be Meaning in the Cambridge English Dictionary
Cambridge Dictionaries online Cambridge Dictionaries online

The most popular online dictionary and thesaurus for learners of English

Meaning of “be” in the English Dictionary

"be" in British English

See all translations

beverb

uk   us   strong /biː/ weak /bi/ // (being, was, were, been)

be verb (DESCRIPTION)

A1 [L] used to say something about a ​person, thing, or ​state, to show a ​permanent or ​temporaryquality, ​state, ​job, etc.: He is ​rich. It's ​cold today. I'm Andy. That's all for now. What do you ​want to be (= what ​job do you ​want to do) when you ​grow up? These ​books are (= ​cost) $3 each. Being ​afraid of the ​dark, she always ​slept with the ​light on. Never having been ​ill himself, he wasn't a ​sympatheticlistener. Be ​quiet! [+ -ing verb] The ​problem is deciding what to do. [+ to infinitive] The ​hardestpart will be tofind a ​replacement. [+ that] The ​generalfeeling is that she should be ​asked to ​leave. It's not that I don't like her - it's just that we ​rarelyagree on anything!A1 [I usually + adv/prep] used to show the ​position of a ​person or thing in ​space or ​time: The ​food was already on the ​table. Is anyone there? The ​meeting is now (= will ​happen) next ​Tuesday. There's a ​hair in my ​soup. [L] used to show what something is made of: Is this ​platepuregold?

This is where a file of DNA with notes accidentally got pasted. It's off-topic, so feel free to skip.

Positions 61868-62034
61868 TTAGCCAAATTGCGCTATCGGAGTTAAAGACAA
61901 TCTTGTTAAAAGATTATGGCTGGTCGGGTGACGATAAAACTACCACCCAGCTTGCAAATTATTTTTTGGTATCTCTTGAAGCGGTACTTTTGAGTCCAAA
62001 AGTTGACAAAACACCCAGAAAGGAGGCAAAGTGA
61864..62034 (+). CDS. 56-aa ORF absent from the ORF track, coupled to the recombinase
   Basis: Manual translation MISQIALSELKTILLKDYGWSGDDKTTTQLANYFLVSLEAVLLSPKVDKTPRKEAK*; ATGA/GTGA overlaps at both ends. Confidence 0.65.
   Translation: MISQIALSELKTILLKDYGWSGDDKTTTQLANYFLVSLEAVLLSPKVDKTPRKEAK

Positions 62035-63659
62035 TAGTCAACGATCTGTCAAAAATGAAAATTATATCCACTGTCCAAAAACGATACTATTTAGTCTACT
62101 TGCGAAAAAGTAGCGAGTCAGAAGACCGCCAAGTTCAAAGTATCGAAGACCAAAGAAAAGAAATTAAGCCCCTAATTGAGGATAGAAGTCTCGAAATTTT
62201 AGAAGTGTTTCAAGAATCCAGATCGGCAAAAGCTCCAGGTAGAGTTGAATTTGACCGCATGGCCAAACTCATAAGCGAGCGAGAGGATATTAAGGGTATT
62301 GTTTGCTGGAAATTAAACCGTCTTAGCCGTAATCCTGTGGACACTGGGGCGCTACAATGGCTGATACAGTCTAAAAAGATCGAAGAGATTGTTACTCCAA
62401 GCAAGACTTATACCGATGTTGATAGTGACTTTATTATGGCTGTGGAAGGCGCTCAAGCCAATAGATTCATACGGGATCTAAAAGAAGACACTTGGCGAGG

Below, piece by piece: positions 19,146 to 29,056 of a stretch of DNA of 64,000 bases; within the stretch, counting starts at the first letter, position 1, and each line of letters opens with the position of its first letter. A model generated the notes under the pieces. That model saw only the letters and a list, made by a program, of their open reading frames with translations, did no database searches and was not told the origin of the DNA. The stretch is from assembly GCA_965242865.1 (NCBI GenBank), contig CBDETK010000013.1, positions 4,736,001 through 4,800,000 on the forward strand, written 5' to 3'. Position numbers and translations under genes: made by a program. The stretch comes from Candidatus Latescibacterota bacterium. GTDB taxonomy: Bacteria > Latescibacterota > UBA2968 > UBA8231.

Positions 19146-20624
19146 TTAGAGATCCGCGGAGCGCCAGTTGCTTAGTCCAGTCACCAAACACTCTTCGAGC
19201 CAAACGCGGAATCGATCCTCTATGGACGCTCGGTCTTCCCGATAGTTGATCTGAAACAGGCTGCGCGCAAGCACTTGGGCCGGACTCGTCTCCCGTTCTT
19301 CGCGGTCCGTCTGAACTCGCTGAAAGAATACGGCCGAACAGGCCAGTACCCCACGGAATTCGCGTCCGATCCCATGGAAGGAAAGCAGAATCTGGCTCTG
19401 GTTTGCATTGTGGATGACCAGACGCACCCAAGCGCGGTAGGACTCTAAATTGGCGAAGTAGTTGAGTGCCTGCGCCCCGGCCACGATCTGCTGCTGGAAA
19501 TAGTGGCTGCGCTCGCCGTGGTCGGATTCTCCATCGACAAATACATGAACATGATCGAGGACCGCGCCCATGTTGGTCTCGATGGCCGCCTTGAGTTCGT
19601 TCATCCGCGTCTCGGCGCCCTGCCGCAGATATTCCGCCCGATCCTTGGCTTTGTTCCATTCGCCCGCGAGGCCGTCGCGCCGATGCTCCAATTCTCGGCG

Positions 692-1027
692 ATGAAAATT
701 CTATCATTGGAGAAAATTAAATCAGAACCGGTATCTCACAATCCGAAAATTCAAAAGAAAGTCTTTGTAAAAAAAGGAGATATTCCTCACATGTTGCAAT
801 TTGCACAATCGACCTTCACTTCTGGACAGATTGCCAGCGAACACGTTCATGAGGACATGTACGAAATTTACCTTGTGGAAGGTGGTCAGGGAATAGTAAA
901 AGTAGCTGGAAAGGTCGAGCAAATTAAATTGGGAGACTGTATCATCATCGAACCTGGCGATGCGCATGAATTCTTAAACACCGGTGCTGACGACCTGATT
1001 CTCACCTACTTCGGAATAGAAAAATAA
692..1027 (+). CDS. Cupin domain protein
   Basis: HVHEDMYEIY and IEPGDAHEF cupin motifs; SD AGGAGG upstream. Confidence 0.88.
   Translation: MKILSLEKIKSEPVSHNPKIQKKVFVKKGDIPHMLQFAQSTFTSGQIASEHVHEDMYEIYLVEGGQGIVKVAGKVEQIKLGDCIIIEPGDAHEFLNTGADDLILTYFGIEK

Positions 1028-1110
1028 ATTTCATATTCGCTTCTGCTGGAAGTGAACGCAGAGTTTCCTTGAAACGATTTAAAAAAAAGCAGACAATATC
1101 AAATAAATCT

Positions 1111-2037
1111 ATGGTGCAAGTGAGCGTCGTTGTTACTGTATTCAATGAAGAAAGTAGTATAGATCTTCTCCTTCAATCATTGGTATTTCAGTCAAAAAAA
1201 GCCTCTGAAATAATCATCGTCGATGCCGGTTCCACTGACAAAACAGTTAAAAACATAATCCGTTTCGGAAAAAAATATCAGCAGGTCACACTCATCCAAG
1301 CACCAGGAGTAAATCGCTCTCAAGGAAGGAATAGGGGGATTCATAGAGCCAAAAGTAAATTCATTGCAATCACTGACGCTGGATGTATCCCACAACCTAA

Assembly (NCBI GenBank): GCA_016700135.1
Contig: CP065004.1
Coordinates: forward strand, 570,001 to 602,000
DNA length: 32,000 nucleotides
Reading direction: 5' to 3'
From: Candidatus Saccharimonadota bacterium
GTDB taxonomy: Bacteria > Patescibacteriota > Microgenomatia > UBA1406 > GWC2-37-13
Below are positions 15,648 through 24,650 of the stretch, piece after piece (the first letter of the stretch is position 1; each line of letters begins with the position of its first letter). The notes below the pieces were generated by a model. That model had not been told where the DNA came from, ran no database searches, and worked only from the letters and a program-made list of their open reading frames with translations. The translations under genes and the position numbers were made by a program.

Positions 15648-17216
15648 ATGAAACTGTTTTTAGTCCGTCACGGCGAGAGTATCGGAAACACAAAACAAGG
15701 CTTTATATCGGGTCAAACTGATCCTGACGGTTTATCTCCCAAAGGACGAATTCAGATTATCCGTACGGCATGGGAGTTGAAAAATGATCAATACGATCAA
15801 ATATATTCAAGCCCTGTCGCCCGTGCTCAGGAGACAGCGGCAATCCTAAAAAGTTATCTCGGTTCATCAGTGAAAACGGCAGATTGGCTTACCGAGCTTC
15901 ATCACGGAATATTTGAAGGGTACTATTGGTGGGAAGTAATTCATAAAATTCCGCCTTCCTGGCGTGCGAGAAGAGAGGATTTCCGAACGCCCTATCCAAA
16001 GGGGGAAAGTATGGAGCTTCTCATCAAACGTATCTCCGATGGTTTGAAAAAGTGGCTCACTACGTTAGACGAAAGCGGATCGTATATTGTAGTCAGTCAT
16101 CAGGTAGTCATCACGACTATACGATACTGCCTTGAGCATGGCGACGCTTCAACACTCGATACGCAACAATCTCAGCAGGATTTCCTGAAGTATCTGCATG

More examples

be verb (ALLOW)

[+ to infinitive] formal used to say that someone should or must do something: You're tosit in the ​corner and ​keepquiet. Their ​mother said they were not to (= not ​allowed to)play near the ​river. There's no ​moneyleft - what are we to do?
More examples

be verb (FUTURE)

[+ to infinitive] formal used to show that something will ​happen in the ​future: We are to (= we are going to)visitAustralia in the ​spring. She was never tosee (= she never ​saw) her ​brother again. [+ to infinitive] used in conditionalsentences to say what might ​happen: If I were torefuse they'd be very ​annoyed.formal Were I torefuse they'd be very ​annoyed.
More examples

be verb (CAN)

[+ to infinitive] used to say what can ​happen: The ​exhibition of ​modernprints is ​currently to be ​seen at the City Gallery.

be verb (EXIST)

[I] to ​exist or ​live: formal Such ​terriblesuffering should never be.old use or literary By the ​time the ​letterreached them ​theirsister had ​ceased to be (= had ​died).
Phrasal verbs

beauxiliary verb

uk   us   strong /biː/ weak /bi/ // (being, was, were, been)

be auxiliary verb (CONTINUE)

A2 [+ -ing verb] used with the ​presentparticiple of other ​verbs to ​describeactions that are or were still ​continuing: I'm still ​eating. She's ​studying to be a ​lawyer. The ​audienceclearly wasn't ​enjoying the show. You're always ​complaining. I'll be coming back (= I ​plan to come back) on ​Tuesday.
More examples

be auxiliary verb (PASSIVE)

A2 [+ past participle] used with the past ​participle of other ​verbs to ​form the passive: I'd like to go but I haven't been ​asked. Troublemakers are encouraged to ​leave. A ​body has been ​discovered by the ​police.
More examples
(Definition of be from the Cambridge Advanced Learner’s Dictionary & Thesaurus © Cambridge University Press)

"be" in American English

See all translations

beverb